Monday, March 22, 2021

COMIC REVIEW - Mega Man #1-4 (Dreamwave)

Written by Bryan Augustus
Art by Mic Fong (issues 1-3) and Patrick Spaziante (issues 4)

The short-lived Mega Man comic book from now-defunct publisher Dreamwave is an oddity of sorts. Based on the popular video game series, the comic repurposes Mega Man as a boy robot going to school and keeping his identity as the super fighting robot a secret like a traditional superhero yarn. On occasion, there are superheroics and robot battles, but these seem secondary in comparison to the school life (though things pick up as the series progresses and eventually ends abruptly.)

My issues with this series is numerous, but probably the biggest one being that this never truly felt like a Mega Man series, but rather a series of a boy robot and his adventures in school who took the form of Mega Man and associated side characters because they couldn't be bothered to create their own heroes... despite the fact that they had no problem creating their own robot masters and steel devil villains for Mega Man to fight.

The art isn't too bad; if anything, it keeps the character designs largely consistent with official sources and they didn't detract too far off the beaten path in that regard when it came to creating some of the original humans for this series. The overall style maintains the anime feel you'd associate with Mega Man, but can be a bit messy at times.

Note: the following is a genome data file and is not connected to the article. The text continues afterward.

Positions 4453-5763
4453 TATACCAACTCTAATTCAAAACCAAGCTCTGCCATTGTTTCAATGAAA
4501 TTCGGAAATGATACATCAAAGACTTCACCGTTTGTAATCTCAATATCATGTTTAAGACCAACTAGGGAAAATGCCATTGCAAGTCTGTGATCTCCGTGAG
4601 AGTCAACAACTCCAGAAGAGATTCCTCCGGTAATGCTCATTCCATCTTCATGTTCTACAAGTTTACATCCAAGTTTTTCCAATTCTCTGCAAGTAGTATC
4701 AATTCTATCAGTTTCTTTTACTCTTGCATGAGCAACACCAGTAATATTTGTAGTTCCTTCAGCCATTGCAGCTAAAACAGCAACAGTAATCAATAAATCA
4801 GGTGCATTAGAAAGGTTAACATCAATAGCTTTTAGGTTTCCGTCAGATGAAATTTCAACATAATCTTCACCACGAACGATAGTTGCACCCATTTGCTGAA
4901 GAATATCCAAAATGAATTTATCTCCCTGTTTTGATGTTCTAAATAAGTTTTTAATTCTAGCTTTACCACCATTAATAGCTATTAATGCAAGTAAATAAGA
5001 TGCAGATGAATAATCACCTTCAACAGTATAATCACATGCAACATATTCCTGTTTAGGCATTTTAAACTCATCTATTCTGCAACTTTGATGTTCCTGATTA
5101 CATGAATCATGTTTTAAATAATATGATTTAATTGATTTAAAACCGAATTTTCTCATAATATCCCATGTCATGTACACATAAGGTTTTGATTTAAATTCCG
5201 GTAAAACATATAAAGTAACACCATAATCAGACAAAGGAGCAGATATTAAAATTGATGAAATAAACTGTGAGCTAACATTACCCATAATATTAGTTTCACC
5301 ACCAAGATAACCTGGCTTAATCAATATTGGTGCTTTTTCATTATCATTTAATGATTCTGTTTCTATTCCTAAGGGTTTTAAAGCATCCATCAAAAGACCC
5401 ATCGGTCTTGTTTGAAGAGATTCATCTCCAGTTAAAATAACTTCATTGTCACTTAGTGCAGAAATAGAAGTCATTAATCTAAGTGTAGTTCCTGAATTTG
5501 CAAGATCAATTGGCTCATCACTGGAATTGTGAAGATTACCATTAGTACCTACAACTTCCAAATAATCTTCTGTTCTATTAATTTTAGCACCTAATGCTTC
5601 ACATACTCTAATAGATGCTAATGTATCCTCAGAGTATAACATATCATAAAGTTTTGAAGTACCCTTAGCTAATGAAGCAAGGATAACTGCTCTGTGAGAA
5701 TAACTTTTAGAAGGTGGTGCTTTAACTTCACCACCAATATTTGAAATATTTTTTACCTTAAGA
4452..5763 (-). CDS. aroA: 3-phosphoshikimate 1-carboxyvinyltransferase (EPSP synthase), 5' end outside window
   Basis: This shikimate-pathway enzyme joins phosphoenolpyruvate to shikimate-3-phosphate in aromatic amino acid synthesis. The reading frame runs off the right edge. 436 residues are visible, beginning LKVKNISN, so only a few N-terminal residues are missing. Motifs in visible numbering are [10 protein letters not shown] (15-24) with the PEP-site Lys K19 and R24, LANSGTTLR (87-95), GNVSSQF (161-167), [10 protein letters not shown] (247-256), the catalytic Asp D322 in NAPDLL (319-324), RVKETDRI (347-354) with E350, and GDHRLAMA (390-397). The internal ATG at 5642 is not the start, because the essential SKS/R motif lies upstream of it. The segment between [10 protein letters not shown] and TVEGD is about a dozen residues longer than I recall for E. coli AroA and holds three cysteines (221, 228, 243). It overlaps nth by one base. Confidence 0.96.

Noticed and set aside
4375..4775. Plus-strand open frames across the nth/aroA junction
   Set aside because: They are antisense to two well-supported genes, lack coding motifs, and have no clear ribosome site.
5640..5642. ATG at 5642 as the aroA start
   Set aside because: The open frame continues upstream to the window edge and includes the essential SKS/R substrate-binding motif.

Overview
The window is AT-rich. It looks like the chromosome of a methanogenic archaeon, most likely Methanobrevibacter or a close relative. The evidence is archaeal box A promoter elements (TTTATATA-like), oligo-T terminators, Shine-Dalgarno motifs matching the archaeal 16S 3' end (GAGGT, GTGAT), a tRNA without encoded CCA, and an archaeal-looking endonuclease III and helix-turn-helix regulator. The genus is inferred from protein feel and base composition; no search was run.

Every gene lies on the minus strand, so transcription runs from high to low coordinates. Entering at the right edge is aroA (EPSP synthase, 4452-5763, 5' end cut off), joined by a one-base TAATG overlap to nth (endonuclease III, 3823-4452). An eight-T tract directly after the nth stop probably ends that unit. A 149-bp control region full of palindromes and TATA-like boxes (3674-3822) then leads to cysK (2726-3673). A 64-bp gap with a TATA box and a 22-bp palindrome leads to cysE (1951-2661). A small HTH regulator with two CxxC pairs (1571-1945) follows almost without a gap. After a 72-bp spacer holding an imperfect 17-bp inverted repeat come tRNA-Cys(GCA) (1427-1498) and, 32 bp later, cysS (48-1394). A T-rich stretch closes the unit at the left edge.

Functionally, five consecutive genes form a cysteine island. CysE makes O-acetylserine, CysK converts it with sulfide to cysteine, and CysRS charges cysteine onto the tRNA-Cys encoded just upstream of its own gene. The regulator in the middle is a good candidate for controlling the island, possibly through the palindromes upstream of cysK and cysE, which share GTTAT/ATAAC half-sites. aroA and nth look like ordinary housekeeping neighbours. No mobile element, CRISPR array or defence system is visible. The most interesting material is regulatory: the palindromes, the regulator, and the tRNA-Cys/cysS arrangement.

In the final issue, a crossover was teased between the classic series and the Mega Man X series, further teasing an X series that never materialized due to Dreamwave shutting its doors. Mega Man would see new life in a long-running comic series from Archie Comics, which did a better job of staying true to the source material than this series ever did. Mega Man's stint at Dreamwave was short and sweet, but nothing about warranted return trips any time soon.

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